As he continues to build his relationships with key department stores, the designer is on the verge of signing a lease for a flagship store in New York’s Soho area.
“The Sam Edelman brand is a key contributor to our contemporary fashion portfolio,” said Diane Sullivan, president and CEO of Brown Shoe Co., the label’s parent. “We’ve been thrilled with the consumer response to this beautifully crafted brand and look to Sam for more of the same going forward.”
Edelman said the Soho store, set to bow in August 2012, will be designed by architect Lee Skolnick, best known for his work with museums.
“Our New York store will scream the things that Libby [Edelman] and I love,” Edelman added. “There will be a spirit of wonderful contemporary art — I’m very influenced by the artist Cy Twombly and the great graphic designer Piero Fornasetti. And I like 1940s and ’50s mid-century [design], especially with a little bit of a French influence. All this is going to be interpreted [in the store].”
Edelman, whose wife is taking a six month leave from the business, added that his first pop-up store (in Palm Beach, Fla., in 2010) and the East Hampton, N.Y., boutique, which will reopen in April, have instilled confidence that the Soho flagship will thrive.
“It was a great start to retail for us,” he said, noting that he gleaned new information about his customers and his product through regular visits to the shops. “Until you have your own store, as a wholesaler you sometimes forget the entire history of the shoe business is based on key [product] items. You always want [retailers] to buy 25 or 30 different styles in five colors each, but whether you are Gucci or Sam Edelman, your business is going to be driven by key items. … So I quickly realized the importance of the Gigi, which is our flat sandal.”
The Gigi, which retails at $65, is becoming a mainstay at department stores, too, Edelman added. “We just got a commitment from Bloomingdale’s to run [the Gigi] year-round.”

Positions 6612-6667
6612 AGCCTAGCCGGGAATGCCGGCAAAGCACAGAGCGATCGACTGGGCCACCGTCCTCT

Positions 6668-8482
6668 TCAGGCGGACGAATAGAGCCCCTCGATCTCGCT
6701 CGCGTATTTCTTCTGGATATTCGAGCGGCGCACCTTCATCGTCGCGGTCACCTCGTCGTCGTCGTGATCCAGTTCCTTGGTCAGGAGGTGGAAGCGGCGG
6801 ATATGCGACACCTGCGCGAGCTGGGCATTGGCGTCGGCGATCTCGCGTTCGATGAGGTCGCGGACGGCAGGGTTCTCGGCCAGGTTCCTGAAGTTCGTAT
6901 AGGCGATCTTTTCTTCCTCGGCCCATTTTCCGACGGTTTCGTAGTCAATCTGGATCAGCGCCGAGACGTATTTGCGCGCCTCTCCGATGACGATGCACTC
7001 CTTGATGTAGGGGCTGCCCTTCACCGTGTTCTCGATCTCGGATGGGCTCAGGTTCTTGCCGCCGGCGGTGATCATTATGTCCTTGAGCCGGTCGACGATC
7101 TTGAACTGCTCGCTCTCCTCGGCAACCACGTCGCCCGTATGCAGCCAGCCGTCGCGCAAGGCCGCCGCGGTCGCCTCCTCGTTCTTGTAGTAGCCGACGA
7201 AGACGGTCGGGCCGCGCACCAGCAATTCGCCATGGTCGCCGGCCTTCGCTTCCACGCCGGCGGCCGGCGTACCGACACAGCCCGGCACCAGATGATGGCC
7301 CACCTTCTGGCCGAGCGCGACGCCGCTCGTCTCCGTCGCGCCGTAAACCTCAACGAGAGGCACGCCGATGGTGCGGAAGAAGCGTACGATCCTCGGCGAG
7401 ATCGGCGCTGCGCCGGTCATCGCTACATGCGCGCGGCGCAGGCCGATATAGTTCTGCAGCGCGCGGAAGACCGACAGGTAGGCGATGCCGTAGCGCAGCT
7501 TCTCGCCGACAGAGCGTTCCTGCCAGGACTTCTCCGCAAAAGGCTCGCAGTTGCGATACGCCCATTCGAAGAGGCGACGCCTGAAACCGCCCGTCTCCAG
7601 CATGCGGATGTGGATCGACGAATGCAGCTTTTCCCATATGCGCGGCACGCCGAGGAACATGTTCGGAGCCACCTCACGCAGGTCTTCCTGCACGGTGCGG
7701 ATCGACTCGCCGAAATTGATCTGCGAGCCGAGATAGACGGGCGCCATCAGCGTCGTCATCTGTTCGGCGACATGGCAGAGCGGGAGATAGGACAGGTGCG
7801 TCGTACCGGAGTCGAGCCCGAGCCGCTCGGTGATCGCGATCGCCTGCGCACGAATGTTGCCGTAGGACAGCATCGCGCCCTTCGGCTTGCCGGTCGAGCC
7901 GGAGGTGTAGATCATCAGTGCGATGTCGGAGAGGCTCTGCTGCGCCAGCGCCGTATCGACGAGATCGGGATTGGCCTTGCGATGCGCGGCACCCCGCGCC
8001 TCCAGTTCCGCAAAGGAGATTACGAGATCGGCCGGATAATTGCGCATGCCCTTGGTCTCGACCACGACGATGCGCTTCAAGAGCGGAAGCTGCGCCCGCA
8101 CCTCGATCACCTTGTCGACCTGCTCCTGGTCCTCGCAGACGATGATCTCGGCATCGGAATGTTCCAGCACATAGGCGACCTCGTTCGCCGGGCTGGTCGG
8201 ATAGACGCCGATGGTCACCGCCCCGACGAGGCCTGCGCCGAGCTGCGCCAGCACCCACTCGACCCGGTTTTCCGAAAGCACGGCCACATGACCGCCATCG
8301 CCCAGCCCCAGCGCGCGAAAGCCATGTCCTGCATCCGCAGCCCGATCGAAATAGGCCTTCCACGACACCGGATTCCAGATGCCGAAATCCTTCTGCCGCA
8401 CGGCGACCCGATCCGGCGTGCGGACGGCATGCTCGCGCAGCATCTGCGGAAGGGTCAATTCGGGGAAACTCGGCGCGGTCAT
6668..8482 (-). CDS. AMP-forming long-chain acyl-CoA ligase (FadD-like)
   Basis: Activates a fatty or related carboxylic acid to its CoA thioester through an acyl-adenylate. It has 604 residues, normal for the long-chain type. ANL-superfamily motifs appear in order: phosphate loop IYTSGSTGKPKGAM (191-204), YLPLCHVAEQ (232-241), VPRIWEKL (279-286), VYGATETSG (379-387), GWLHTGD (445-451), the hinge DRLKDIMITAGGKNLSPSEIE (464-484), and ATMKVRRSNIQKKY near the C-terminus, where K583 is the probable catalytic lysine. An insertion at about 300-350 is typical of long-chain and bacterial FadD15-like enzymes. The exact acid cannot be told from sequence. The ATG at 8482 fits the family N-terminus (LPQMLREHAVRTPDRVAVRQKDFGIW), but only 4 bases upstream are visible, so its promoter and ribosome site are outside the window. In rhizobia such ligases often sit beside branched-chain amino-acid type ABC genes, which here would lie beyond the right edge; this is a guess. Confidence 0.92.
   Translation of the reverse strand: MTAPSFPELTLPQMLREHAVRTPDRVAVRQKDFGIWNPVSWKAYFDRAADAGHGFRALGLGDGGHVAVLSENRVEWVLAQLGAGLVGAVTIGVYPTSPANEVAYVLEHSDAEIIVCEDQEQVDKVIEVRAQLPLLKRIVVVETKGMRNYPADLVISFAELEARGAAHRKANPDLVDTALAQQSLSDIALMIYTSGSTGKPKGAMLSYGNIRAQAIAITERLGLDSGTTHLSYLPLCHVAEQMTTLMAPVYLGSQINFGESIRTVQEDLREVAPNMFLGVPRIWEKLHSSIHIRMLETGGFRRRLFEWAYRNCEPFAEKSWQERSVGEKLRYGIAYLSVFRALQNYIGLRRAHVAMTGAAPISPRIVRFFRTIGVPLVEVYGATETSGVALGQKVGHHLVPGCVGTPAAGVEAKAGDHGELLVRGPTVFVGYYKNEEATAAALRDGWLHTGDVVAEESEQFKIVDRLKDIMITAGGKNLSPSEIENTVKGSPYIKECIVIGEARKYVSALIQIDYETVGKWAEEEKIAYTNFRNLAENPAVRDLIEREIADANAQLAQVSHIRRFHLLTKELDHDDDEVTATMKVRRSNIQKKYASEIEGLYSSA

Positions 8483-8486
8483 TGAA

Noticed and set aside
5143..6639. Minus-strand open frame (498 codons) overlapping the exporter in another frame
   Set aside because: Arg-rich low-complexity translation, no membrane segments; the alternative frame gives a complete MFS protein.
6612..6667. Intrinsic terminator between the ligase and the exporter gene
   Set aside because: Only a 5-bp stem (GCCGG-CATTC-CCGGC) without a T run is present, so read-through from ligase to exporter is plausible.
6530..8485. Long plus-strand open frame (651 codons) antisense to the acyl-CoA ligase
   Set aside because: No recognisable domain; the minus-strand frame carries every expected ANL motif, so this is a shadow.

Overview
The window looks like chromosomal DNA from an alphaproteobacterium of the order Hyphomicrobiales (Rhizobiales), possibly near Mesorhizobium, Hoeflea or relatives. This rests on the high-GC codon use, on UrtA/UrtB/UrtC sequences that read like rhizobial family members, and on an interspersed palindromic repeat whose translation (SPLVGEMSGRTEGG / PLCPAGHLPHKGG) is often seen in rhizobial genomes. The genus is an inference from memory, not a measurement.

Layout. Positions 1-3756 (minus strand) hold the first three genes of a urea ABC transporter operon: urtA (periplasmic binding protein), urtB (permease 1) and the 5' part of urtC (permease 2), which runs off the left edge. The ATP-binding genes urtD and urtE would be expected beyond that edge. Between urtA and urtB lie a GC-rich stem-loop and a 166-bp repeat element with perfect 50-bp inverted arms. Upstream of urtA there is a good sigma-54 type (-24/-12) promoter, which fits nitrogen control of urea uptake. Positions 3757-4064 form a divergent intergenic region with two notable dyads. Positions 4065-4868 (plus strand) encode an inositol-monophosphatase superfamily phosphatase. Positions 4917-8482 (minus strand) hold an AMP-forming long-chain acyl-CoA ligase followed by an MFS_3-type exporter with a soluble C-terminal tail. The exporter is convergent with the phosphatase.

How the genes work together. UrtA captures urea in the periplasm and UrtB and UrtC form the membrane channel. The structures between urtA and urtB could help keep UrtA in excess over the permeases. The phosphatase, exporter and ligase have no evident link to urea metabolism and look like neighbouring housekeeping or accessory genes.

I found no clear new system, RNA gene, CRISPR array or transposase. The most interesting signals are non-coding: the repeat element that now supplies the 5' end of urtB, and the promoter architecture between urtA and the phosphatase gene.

In bigger Bloomingdale’s news, a Sam Edelman shop-in-shop opened Nov. 10 at the retailer’s New York flagship. The designer said his positioning at the store is ideal, citing the other labels adjacent to his. “It’s a dream of any merchant to be in the company that we’re in, next to Ugg and Stuart Weitzman, and to be in the midst of apparel designers who influence us every single day,” he said.
Building the brand’s presence at the department store also entails strengthening ties with its staff. To that end, Edelman recently invited 50 Bloomingdale’s employees to his New York showroom to celebrate the opening of the new shop. “The [sales associates] get a personal connection to me as a designer and to the brand, and it’s an opportunity for me to learn more about the consumer,” he said.
Beyond New York, another shop-in-shop is set to open in February in Belk’s Birmingham, Ala., flagship. Belk EVP and GMM David Neri said the Sam Edelman brand, which has been part of the 303-door retailer’s assortment for eight years, is a consistently strong seller that helps fulfill Belk’s mission of delivering “modern Southern style.”
“The product fits our tagline and our store,” Neri said. “The styling, color and embellishments resonate with our customer and [fill] a niche that has been very beneficial to both [Belk and Sam Edelman].” Neri added that he hopes to open five more shop-in-shops with the brand at key Belk locations. “We’ve quadrupled our [Sam Edelman] business over the last two years, so we want to stay on that growth path.”
But expansion within brick-and-mortar stores is only part of Edelman’s plan. The brand is creating its own e-commerce site, projected to launch in early 2012, based on its prior success with e-tailers such as Zappos, Piperlime, Amazon and Shopbop.
“[Our e-commerce business] was at $150,000 three years ago and now is at $7 million,” Edelman said.
A new e-commerce deal with Lane Crawford will further increase Sam Edelman’s online presence, and it will take the designer himself to Hong Kong in January for a personal appearance at a Sam Edelman pop-up shop in Lane Crawford’s Canton Road store. “The [Sam Edelman] brand naturally connects with our customer,” said Jo Corrigan, GMM for Pedder Group, which operates the retailer’s shoe business. “The customer in Asia is incredibly fashion savvy and discerning, totally driven by trend and the desire to wear key looks of the season.”
On the product side, the brand also is venturing into new territory, pursuing additional categories and price points. For spring, a handbag collection, retailing from $98 to $498, will launch at key doors and e-tailers. Edelman also has plans for sunglasses and outerwear in future seasons, as well as footwear in the more moderate and higher-end ranges.